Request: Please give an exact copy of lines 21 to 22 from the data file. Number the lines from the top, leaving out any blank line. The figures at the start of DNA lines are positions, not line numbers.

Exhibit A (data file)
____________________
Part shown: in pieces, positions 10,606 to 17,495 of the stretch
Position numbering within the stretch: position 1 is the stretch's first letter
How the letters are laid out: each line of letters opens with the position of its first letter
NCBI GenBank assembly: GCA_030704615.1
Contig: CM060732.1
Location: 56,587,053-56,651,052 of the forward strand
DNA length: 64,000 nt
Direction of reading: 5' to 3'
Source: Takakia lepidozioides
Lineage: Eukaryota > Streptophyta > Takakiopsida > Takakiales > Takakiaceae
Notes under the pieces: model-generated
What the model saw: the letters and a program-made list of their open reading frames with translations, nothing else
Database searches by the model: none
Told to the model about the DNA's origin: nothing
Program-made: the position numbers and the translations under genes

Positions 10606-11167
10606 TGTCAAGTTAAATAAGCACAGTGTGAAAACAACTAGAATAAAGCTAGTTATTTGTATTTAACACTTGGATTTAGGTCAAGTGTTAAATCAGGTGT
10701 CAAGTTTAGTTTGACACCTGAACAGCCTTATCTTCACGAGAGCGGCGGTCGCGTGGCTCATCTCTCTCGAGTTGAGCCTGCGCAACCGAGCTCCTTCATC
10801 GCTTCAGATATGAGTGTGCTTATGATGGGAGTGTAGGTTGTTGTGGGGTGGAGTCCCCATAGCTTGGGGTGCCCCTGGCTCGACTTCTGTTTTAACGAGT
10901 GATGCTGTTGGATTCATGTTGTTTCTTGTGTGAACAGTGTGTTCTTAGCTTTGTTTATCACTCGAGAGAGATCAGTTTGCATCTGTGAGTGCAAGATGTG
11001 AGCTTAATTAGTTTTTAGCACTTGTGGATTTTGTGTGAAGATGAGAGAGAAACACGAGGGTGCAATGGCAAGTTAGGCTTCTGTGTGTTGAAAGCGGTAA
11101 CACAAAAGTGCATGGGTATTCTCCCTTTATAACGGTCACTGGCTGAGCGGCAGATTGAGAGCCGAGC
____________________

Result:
11001 AGCTTAATTAGTTTTTAGCACTTGTGGATTTTGTGTGAAGATGAGAGAGAAACACGAGGGTGCAATGGCAAGTTAGGCTTCTGTGTGTTGAAAGCGGTAA
11101 CACAAAAGTGCATGGGTATTCTCCCTTTATAACGGTCACTGGCTGAGCGGCAGATTGAGAGCCGAGC